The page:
Looking Back and Moving Forward
Celebrating 200 years of Mississippi history and the state's bright future.
The Bicentennial will be celebrated all year long, from the three marquee Mississippi Bicentennial Celebrations to events large and small in communities all around the state. As Mississippians come together around a shared history, keep up with celebrations from the Gulf Coast to the River, and through the Pines, Delta and Hills regions here.
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Jackson Interfaith Civil Rights Committee To Commemorate Civil Rights Church Visit Campaign of 1963 and 1964
December 2, 2017 @ 2:00 pm - December 4, 2017 @ 5:00 pm
From Saturday, December 2, through Monday, December 4, the Jackson Interfaith Civil Rights Committee is hosting a series of free events entitled The Kneel-Ins: The Voices and the Vision Forward to commemorate the church visit campaign of 1963 and 1964. These programs are supported by the Mississippi Humanities Council.
The Jackson Kneel-In movement was an attempt by an interracial group of students, parishioners, and civil rights activists to integrate Protestant and Catholic churches in downtown Jackson. Organizers used direct-action protest to urge the church-goers and ministers at segregated churches to open their sanctuaries to African-American worshipers.
“Studying the Jackson Kneel-In movement and honoring the lessons of its legacy offers a powerful opportunity to ask questions about the systemic ways that our community and culture still support inequality today,” said St. Andrew’s Episcopal Cathedral member and producer of the documentary “Eyes on Mississippi” Ellen Ann Fentress. “The goal of this programming is to foster a dialogue about the continuing legacy of racism, informed by this important chapter of the Mississippi civil rights movement.”
Events begin at 2 p.m. Saturday, December 2 at Woodworth Chapel on the campus of
Tougaloo College, with a panel discussion about the Kneel-In movement moderated by Carter
Dalton Lyon, author of Sanctuaries of Segregation: The Story of the Jackson Church Visit
Campaign. Panelists include civil rights veteran Rims Barber; Kneel-In movement participants
Camille McKey and Ida Hannah Sanders; Joe Reiff, author of Born of Conviction: White
Methodists and Mississippi’s Closed Society; and Kneel-In movement leader and former
Tougaloo chaplain Rev. Ed King. Parking is available on campus.
At 2 p.m. Sunday, December 3, at the Old Capitol Museum House Chamber, Augustus Argrett will lead a discussion themed “How Do We Kneel-In and Witness in Jackson Today?” Von Gordon of the William Winter Institute for Racial Reconciliation; author Ralph Eubanks; Central United Methodist Church pastor Rev. David McCoy; civil rights veteran and minister John Perkins; and Perry Perkins of Working Together Jackson all will serve as panel participants. Parking is available behind the museum.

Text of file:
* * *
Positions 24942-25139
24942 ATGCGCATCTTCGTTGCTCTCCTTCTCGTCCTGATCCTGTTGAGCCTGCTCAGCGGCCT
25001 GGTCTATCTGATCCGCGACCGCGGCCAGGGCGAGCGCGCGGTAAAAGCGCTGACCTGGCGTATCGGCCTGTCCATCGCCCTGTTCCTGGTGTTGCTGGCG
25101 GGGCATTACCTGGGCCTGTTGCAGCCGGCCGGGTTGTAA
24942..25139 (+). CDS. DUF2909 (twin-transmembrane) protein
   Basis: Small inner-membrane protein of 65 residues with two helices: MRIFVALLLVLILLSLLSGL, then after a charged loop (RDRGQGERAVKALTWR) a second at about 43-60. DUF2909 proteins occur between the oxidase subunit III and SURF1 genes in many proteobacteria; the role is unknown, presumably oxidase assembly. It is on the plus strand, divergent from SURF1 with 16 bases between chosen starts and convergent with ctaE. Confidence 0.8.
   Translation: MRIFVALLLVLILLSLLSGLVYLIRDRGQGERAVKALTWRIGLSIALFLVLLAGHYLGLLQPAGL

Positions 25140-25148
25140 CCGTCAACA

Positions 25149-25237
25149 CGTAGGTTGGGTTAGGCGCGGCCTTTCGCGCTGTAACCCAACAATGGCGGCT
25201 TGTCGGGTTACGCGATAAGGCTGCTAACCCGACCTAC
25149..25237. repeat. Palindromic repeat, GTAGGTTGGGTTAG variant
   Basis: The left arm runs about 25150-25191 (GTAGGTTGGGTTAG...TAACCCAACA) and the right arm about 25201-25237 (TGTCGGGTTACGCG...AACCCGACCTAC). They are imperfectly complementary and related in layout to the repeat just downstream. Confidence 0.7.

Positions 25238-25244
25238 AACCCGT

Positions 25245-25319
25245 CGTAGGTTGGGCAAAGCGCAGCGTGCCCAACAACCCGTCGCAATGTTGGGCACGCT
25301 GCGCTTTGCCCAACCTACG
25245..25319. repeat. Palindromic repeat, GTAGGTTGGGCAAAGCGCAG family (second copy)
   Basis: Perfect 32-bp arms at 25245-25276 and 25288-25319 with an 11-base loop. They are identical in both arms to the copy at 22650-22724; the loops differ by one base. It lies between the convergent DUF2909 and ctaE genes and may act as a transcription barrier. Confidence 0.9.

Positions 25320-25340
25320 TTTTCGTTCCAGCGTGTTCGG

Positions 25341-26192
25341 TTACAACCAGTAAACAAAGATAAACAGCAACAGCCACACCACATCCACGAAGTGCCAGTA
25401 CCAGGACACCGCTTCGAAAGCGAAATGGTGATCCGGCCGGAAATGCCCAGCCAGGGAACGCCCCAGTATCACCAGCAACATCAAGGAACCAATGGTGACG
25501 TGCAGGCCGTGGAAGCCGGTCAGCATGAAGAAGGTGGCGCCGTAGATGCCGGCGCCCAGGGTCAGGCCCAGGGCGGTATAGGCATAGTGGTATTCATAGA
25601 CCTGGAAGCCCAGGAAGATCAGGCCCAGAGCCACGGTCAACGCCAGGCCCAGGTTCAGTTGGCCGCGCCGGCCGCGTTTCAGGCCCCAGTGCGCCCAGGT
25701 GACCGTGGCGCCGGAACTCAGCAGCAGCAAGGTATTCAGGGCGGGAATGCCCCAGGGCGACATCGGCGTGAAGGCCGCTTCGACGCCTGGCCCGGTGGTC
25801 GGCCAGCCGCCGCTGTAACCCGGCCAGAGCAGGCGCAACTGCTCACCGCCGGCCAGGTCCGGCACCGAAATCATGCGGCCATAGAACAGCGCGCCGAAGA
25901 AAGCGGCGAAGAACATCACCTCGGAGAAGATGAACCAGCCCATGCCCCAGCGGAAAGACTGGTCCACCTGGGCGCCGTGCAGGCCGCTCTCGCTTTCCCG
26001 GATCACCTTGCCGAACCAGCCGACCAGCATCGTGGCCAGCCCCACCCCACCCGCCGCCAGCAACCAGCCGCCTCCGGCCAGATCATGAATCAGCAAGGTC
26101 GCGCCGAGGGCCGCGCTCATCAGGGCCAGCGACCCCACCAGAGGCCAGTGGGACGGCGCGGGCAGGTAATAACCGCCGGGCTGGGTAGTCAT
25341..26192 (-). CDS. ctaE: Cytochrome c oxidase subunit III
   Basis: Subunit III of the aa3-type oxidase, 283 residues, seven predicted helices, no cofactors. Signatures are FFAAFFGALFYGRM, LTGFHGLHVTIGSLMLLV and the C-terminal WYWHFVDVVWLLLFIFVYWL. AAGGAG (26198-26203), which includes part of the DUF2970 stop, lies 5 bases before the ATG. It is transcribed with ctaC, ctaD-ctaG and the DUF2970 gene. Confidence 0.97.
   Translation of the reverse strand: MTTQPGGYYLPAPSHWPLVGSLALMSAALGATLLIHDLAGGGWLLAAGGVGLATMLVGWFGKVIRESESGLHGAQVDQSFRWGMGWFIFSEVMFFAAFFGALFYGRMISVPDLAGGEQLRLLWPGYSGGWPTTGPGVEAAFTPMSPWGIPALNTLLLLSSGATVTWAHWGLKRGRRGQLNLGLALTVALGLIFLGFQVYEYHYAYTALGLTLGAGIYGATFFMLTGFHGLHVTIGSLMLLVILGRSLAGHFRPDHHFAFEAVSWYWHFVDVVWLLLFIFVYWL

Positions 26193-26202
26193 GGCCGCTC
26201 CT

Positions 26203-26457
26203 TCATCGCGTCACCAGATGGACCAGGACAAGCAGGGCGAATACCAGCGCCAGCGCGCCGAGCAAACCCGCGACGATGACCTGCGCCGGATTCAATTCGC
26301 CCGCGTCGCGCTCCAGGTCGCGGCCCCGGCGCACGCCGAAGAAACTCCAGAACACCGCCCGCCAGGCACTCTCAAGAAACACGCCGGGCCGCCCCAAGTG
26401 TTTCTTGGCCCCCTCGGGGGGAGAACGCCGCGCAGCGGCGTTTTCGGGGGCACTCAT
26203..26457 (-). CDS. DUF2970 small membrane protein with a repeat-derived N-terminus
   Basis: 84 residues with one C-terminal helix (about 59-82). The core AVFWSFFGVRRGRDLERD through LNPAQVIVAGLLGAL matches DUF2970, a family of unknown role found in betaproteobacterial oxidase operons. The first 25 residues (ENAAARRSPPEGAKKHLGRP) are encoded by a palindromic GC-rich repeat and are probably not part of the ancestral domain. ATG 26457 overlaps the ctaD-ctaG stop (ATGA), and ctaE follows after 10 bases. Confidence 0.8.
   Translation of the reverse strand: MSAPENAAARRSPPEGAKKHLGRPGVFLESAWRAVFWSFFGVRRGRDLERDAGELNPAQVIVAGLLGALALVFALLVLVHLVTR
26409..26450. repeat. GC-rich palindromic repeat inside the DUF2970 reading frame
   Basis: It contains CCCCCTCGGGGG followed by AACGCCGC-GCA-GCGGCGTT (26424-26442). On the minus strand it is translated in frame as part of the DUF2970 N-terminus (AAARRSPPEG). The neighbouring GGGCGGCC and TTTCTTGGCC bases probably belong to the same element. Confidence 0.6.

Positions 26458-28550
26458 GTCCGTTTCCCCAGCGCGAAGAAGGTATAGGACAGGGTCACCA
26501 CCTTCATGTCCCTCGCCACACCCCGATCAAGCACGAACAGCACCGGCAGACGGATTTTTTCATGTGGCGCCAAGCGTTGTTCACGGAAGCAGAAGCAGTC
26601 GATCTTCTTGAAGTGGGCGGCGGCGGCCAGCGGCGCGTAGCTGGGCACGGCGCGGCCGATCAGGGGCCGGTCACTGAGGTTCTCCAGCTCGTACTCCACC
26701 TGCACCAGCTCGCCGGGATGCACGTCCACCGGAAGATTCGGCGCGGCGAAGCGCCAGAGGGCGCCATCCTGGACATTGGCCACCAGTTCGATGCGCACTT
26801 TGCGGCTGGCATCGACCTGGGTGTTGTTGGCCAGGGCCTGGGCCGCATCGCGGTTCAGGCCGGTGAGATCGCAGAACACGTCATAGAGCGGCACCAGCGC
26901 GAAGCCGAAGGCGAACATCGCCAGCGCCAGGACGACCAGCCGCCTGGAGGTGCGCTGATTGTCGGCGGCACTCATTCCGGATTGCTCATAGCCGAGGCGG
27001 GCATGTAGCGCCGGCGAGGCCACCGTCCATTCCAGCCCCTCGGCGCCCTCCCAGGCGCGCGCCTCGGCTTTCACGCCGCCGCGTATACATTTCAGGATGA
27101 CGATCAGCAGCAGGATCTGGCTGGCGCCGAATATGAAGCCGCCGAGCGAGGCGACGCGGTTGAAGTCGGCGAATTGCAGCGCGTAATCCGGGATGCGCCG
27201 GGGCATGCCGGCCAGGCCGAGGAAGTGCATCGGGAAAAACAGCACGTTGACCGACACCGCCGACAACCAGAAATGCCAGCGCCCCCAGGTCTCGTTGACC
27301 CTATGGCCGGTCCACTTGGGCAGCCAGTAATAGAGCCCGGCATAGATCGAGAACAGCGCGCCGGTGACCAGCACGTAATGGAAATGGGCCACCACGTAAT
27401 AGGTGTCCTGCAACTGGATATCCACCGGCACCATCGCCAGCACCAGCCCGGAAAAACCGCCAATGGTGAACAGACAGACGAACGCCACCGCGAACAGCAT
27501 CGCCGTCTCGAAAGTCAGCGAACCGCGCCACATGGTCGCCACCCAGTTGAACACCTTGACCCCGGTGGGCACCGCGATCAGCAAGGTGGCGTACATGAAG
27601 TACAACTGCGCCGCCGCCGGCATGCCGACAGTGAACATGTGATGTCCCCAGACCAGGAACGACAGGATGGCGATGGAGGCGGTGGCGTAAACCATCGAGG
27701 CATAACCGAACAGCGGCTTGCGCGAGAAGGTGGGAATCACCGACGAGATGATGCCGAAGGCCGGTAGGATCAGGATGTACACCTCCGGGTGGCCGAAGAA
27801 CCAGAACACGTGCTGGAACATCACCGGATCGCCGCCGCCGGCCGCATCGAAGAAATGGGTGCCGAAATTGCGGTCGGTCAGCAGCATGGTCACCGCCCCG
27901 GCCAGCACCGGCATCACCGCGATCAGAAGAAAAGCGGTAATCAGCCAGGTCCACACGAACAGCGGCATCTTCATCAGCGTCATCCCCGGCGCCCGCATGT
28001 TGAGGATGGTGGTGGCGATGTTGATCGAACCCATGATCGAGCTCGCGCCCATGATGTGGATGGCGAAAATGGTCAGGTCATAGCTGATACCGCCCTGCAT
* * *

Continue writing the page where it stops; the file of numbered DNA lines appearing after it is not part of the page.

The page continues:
At noon Monday, December 4, Charlene Thompson will give an introduction to the Smith Robertson Museum followed by a free, self-guided tour of the museum, which chronicles the history of African-Americans in Mississippi and features exhibitions on Medgar Evers and on the Woolworth’s Sit-in. Afterward, at 6:00 p.m. Monday, an ecumenical service will be held at Galloway United Methodist Church featuring the Piney Woods School Choir, poets, and other speakers. All Galloway parking lots will be available and nursery will be provided for children ages 5 and under. For nursery contact Rev. Elizabeth Henry firstname.lastname@example.org or 601-353-9691.
All of the events are free and open to the public.
The Kneel-In project is made possible by a grant from the Mississippi Humanities Council, through support from the National Endowment for the Humanities. Any views, findings, conclusions, or recommendations expressed in this program do not necessarily represent those of the National Endowment for the Humanities or the Mississippi Humanities Council.
In a separate, but related event on Thursday, November 30, Beth Israel Synagogue and the State Chapter of the NAACP will present “Civil Rights & Jews: Continuing the Special Relationship.” Fifty years ago, the synagogue and rabbi’s home were bombed and Mississippi Jews, the NAACP and other civil rights groups worked together to promote integration and racial equality in Jackson and in Mississippi. Panelists will include Corey Wiggins, president of the Mississippi NAACP; Stuart Rockoff, executive director of the Mississippi Humanities Council; Frank Figgers, Mississippi NAACP, and Beth Orlansky,
Mississippi Center for Justice. The discussion will take place at 7 p.m. at Beth Israel Synagogue, 5315 Old Canton Road in Jackson.